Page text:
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What Is Talking Meditation?

The benefit of slowing down the pace of communication.

Key points

  • Many people speak quickly, without thinking deeply about their responses in conversation.
  • Talking Meditation involves speaking slowly and taking time to process the other person's message.
  • Making communication a more sacred act can strengthen relationships and increase intimacy.
KatjaFiona/Pixabay
Source: KatjaFiona/Pixabay

Linda: I have seen very little written about Talking Meditation. So I was deeply moved and excited to hear therapist and author Sylvia Boorstein speak about it at Spirit Rock Center in Marin, California.

Boorstein described it as slowing down the pace at which we speak to deeply take in the message that the other person is offering, and to be with it for a moment before responding. In this way, the other person knows that we are paying close attention to their communication and are showing them the respect that they are due. We can form our response into a beautiful gift before sending back our next statements.

Many people speak so fast that they hardly think about what has been given to them before they fling back their response. When I slow down my communication with my husband, Charlie, or anyone else that I speak with using talking meditation, the nature of the interaction becomes more intimate. Consequently, the level of connection is more satisfying.

I don't like to waste time talking on the superficial level of a topic. I am much more interested in making my conversations count by speaking about what has meaning to me and to the one I am speaking with. The more I practice talking meditation, the better I like it. You, the reader, are probably doing some of this kind of speaking and listening already. It's just a matter of being more intentional about the use of this powerful method. I believe that when you do more of it, that you will derive satisfaction too.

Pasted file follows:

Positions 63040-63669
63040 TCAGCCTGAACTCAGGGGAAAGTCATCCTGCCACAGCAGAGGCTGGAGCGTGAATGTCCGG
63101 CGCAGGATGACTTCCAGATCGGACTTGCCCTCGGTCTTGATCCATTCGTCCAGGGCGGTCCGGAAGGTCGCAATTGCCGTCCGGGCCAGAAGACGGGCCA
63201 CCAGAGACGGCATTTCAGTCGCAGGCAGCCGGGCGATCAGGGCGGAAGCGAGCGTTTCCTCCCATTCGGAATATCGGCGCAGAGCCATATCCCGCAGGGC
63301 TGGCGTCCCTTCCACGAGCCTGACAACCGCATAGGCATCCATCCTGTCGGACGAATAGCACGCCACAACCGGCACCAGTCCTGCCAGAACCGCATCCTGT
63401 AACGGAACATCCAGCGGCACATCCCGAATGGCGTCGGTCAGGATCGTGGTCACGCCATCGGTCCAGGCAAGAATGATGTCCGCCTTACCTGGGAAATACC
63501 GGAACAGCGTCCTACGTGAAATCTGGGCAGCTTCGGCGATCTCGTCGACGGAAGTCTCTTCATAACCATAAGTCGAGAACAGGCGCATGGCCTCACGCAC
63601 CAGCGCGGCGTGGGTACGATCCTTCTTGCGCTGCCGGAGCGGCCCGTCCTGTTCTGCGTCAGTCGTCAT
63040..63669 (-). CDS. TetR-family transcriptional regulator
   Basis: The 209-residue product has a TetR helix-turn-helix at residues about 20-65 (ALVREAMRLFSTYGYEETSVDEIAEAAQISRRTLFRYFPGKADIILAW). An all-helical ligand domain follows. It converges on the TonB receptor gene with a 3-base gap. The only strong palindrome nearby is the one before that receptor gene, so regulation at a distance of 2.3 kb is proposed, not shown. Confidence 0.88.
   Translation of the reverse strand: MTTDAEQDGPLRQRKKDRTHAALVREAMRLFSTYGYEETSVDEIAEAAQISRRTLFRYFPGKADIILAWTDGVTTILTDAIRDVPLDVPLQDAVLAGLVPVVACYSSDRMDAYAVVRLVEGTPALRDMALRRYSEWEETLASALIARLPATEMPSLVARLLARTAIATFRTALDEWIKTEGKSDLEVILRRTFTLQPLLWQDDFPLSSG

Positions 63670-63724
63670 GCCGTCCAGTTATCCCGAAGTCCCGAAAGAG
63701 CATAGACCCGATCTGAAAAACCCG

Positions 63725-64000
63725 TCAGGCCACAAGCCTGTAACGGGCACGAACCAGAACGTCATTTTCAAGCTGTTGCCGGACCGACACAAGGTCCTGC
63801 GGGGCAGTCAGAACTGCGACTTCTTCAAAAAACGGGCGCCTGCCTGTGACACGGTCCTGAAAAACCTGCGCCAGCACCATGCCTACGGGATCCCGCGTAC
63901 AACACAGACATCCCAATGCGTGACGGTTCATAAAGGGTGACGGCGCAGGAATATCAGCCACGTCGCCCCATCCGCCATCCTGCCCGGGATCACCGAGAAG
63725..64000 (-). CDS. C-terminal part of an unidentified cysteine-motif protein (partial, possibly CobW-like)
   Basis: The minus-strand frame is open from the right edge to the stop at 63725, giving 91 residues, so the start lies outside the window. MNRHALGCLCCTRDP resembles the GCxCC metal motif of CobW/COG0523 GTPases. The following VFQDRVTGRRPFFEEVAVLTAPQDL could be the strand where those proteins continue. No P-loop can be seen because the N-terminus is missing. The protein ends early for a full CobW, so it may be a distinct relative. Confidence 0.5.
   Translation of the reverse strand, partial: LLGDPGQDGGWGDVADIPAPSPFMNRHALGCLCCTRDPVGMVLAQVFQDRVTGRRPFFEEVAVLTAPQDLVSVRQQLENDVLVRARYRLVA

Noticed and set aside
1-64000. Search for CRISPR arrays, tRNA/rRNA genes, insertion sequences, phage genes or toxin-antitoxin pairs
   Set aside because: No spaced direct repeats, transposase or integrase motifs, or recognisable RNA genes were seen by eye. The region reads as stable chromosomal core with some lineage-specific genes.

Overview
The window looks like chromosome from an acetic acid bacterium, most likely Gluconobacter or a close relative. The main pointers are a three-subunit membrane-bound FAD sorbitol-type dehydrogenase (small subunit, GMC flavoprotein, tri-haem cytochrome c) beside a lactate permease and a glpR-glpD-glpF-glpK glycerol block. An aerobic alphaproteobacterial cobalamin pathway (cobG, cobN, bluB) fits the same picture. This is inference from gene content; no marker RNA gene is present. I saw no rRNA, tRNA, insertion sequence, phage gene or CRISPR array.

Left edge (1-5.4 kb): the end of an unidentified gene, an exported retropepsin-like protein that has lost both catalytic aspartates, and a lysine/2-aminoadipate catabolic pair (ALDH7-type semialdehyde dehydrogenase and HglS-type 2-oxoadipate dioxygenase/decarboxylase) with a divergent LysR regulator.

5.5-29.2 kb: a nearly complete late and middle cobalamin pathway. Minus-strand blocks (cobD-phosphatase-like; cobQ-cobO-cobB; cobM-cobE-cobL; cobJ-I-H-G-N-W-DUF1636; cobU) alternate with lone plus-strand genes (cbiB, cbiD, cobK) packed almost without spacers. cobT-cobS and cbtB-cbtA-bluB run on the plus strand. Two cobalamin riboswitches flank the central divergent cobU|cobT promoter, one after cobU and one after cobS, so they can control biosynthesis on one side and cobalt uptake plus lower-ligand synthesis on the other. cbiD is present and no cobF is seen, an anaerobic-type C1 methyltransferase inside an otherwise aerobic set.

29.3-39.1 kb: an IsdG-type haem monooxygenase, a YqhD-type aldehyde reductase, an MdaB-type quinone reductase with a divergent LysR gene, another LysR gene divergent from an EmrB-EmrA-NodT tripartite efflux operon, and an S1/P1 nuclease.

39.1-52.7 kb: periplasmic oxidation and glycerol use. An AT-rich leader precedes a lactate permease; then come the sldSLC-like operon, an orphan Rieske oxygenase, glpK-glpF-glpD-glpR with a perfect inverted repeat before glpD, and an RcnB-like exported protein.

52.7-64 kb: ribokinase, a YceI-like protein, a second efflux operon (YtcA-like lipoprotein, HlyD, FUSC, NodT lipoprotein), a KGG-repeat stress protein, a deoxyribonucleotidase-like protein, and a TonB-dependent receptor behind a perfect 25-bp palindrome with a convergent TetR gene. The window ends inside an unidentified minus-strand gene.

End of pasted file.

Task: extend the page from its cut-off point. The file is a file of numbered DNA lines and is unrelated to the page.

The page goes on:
We practice mindfulness when we slow down the pace of our interactions, pause and turn our attention inward before sending our message, and look inside after receiving another's message to note what we are experiencing. Contemplative talking has an especially strong appeal for extroverts, who will be relieved to know that we can move toward a more conscious state of being without a steady diet of silence!

Many couples speak to each other while they are emptying the dishwasher, doing the dishes, watching TV or other screens, or reading the newspaper. To make the commitment to be fully present when speaking to the significant people in our life is both a great healing to the relationship as well as a rigorous discipline in our spiritual practice.

Because communication is such an important part of relationships, bringing a sense of the sacred to our speaking is essential. To slow down the rate at which we speak, and to listen deeply, can be a holy practice. For many people, an area of great distress is that they do not feel that they are heard. To deeply receive the communication of the other, and to practice holding their communication inside their heart before responding, allows the other person to know that their thoughts and feelings are important to us. Their message is important enough that we will give it our full attention.

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